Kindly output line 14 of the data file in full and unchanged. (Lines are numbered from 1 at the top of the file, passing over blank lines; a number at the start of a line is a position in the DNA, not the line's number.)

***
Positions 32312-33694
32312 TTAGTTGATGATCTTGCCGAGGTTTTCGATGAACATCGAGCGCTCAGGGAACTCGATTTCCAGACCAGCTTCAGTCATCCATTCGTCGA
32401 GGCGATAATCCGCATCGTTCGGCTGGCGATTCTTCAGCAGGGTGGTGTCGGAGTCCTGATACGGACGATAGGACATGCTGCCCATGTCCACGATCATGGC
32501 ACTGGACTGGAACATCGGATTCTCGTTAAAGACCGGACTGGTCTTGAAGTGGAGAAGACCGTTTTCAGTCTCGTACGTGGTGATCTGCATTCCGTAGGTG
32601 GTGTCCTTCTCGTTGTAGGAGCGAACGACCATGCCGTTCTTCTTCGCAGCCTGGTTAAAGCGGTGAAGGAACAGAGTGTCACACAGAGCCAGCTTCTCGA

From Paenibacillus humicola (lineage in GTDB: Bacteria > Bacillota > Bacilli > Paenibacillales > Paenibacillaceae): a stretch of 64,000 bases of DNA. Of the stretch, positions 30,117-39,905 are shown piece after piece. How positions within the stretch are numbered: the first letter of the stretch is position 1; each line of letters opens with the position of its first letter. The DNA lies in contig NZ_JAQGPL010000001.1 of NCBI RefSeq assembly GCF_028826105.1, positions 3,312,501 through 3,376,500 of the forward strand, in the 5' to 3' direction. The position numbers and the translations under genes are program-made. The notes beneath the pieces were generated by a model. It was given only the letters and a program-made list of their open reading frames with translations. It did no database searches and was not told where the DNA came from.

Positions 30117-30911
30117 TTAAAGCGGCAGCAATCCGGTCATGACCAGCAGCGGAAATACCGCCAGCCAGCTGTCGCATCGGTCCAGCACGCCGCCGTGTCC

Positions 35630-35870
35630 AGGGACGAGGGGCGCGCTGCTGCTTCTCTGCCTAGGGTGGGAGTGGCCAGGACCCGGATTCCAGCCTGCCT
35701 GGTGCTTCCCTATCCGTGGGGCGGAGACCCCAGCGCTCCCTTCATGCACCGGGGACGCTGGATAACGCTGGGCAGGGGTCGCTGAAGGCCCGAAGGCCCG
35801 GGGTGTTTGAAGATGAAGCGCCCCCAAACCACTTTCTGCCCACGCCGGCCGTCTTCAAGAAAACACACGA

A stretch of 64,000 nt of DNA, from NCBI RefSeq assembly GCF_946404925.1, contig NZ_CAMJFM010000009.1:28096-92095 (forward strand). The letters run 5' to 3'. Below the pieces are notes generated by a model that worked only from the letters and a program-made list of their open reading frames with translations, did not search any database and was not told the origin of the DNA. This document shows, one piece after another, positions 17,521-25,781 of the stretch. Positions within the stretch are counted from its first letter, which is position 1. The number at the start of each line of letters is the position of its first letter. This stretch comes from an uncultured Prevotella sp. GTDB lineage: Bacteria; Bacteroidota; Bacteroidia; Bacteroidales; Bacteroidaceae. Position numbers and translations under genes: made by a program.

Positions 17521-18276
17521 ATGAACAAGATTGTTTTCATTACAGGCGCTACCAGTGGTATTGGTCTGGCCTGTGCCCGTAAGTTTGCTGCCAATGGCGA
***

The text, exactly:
Positions 17521-18276